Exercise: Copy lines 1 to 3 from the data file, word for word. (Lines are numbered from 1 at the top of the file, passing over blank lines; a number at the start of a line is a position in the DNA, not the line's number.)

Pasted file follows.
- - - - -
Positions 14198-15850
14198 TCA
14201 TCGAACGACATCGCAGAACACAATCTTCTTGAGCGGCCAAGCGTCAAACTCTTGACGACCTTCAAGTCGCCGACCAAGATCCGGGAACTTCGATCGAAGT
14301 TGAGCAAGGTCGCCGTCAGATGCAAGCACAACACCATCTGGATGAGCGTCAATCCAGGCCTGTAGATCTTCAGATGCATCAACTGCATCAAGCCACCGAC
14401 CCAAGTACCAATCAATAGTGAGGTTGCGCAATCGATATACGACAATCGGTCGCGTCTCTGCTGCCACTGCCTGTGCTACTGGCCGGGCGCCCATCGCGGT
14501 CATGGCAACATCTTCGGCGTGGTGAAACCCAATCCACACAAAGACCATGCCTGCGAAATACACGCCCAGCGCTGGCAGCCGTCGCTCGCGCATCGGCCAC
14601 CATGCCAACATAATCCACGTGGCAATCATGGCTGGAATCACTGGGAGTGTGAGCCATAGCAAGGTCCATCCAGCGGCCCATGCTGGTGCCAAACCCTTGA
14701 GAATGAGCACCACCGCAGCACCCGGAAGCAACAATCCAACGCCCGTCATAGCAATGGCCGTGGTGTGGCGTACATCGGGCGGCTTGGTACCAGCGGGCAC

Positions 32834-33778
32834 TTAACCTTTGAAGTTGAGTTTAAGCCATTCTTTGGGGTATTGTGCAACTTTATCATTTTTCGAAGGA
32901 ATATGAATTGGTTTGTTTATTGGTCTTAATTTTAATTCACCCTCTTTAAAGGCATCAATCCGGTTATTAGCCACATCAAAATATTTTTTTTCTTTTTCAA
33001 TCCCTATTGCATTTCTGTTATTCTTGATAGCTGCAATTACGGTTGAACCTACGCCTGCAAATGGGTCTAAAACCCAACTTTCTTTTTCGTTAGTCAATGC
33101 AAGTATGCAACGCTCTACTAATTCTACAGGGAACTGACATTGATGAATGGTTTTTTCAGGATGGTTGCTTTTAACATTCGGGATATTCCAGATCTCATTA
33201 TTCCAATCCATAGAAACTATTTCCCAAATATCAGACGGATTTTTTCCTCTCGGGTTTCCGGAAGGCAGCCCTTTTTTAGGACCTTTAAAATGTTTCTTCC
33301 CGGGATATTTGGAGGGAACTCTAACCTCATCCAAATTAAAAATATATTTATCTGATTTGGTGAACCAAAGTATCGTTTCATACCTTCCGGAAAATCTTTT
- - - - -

Positions 14198-15850
14198 TCA
14201 TCGAACGACATCGCAGAACACAATCTTCTTGAGCGGCCAAGCGTCAAACTCTTGACGACCTTCAAGTCGCCGACCAAGATCCGGGAACTTCGATCGAAGT